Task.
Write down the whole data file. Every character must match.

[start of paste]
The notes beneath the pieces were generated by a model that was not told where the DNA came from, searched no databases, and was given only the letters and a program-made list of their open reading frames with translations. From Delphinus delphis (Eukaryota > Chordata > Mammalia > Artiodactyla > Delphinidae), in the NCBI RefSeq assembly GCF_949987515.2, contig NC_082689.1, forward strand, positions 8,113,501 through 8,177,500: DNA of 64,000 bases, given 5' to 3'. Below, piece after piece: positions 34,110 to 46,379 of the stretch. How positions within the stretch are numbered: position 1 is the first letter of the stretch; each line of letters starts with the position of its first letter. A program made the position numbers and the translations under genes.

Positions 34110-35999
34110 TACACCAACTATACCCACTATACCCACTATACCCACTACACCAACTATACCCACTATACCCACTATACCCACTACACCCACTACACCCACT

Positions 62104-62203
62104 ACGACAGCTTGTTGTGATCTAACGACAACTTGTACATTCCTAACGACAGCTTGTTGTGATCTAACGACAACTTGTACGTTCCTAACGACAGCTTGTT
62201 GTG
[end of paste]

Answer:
The notes beneath the pieces were generated by a model that was not told where the DNA came from, searched no databases, and was given only the letters and a program-made list of their open reading frames with translations. From Delphinus delphis (Eukaryota > Chordata > Mammalia > Artiodactyla > Delphinidae), in the NCBI RefSeq assembly GCF_949987515.2, contig NC_082689.1, forward strand, positions 8,113,501 through 8,177,500: DNA of 64,000 bases, given 5' to 3'. Below, piece after piece: positions 34,110 to 46,379 of the stretch. How positions within the stretch are numbered: position 1 is the first letter of the stretch; each line of letters starts with the position of its first letter. A program made the position numbers and the translations under genes.

Positions 34110-35999
34110 TACACCAACTATACCCACTATACCCACTATACCCACTACACCAACTATACCCACTATACCCACTATACCCACTACACCCACTACACCCACT

Positions 62104-62203
62104 ACGACAGCTTGTTGTGATCTAACGACAACTTGTACATTCCTAACGACAGCTTGTTGTGATCTAACGACAACTTGTACGTTCCTAACGACAGCTTGTT
62201 GTG